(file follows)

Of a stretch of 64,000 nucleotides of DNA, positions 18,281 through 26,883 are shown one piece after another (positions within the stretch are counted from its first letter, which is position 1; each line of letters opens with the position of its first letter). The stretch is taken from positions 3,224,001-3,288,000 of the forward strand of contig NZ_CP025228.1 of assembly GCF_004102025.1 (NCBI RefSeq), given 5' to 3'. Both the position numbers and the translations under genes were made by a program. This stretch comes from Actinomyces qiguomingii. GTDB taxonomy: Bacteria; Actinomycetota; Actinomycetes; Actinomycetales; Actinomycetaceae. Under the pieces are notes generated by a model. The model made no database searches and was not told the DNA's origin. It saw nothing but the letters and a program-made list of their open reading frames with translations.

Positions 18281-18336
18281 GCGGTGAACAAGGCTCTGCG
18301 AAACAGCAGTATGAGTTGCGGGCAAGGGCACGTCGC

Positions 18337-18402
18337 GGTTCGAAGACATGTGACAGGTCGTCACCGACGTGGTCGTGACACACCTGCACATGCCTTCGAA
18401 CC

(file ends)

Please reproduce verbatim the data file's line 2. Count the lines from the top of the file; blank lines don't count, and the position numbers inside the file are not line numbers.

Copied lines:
Positions 18281-18336